• Police officers may order citizens to cease activities that are truly interfering with legitimate law enforcement operations. In general, a court will trust an officer’s judgment about what is “interfering” more than yours. So if an officer orders you to stand back, do so.
  • If the officer says he/she will arrest you if you continue to use your camera, in most circumstances it is better to put the camera away and call the ACLU for help, rather than risking arrest.
  • Police officers may not generally confiscate or demand to view your photographs or video or search the contents your cell phone without a warrant. In addition, it is possible that courts may approve the seizure of a camera in some circumstances if police have a reasonable, good-faith belief that it contains evidence of a crime by someone other than the police themselves

Can you record conversations in FL? Is it okay to voice record police during traffic stops?

Using a Video Recorder (Including Cell Phones) With Audio Capacity

You have a right to capture images in public places, but you don’t always have a right to record what people say. Pennsylvania’s Wiretap Law makes it illegal to record private conversations – which can include conversations in public places – without the consent of all parties to the conversation. Conversations with police in the course of their duties are not private conversations, but many other things you may record on a public street are.

  • You have the right to videotape and audiotape police officers performing official duties in public. It is not a violation of the Pennsylvania Wiretap Law to do so. That means you can record an officer during a traffic stop, during an interrogation, or while he or she is making an arrest.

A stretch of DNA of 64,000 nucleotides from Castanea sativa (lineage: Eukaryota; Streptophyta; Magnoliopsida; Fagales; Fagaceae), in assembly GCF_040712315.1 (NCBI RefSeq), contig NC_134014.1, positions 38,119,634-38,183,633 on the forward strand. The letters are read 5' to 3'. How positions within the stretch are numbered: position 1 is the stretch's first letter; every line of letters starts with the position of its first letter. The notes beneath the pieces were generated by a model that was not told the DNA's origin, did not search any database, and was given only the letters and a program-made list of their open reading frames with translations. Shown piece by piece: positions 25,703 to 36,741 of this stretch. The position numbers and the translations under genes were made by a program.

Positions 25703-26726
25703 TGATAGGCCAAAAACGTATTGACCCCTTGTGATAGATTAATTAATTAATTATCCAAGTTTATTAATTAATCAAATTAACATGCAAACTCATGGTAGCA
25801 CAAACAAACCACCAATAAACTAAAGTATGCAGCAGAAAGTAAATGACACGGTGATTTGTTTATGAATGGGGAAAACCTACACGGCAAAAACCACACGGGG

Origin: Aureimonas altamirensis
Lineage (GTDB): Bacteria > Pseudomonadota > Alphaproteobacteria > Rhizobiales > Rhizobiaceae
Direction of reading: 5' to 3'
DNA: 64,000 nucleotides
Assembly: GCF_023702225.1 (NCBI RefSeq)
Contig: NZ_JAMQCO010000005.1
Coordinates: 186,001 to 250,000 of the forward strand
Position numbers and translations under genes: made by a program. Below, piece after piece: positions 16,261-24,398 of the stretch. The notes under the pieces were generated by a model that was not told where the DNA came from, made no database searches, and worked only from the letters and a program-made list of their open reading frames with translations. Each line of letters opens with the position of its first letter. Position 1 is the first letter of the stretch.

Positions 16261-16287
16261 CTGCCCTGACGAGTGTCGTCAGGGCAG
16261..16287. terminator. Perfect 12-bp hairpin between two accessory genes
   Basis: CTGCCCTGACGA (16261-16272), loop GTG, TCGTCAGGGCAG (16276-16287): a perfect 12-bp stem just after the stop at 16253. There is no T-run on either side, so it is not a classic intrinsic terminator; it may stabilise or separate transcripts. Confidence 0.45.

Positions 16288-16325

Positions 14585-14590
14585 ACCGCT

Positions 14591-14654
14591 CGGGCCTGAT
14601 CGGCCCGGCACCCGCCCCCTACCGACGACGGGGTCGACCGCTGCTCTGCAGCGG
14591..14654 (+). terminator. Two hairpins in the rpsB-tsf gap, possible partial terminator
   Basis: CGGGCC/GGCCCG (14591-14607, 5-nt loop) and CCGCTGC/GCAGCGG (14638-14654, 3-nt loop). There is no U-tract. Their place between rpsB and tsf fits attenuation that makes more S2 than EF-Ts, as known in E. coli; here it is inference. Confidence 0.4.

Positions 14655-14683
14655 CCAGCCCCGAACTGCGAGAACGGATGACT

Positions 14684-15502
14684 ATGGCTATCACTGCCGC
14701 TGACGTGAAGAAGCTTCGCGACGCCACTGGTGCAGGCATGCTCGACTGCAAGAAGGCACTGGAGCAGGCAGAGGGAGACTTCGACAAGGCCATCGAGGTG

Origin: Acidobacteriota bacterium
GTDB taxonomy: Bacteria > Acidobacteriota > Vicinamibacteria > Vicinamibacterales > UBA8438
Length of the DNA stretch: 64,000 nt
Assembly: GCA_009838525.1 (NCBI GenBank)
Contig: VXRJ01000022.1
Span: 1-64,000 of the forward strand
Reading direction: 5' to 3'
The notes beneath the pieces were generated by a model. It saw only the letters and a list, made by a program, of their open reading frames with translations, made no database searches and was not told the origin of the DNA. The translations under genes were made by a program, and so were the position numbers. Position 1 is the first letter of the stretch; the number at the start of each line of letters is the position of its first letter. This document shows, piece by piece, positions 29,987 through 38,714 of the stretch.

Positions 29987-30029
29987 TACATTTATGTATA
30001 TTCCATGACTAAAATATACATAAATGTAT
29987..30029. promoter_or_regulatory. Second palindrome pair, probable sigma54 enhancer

• You can record people protesting or giving speeches in public.
  • The Pennsylvania Wiretap Law does make it illegal to record any electronically transmitted conversation. Never record a telephone conversation without the permission of all parties to the conversation.

What can you do if you are being detained or arrested for taking photographs or videos?

If You Are Stopped or Detained for Taking Photographs or Videos

    • Always remain polite and never physically resist a police officer.
    • If stopped for photography, ask if you are free to go. If the officer says no, then you are being detained, something an officer cannot do without reasonable suspicion that you have or are about to commit a crime or are in the process of doing so. Until you ask to leave, your being stopped is considered voluntary under the law and is legal.
    • If you are detained, politely state that you believe you have the right to take pictures or video and that you do not consent to the officer looking through or deleting anything on your camera. But if the officer reaches for your camera or phone, do not resist. Simply repeat that you do not consent to any search or seizure. You don’t want to invite a charge for “resisting arrest.”

If you have any questions regarding recording police or road blocks, if you feel like your rights have been violated, give me a call at 561-832-4348! I am a Florida defense lawyer with experience spanning several decades. I can defend your rights, call for a free consultation today!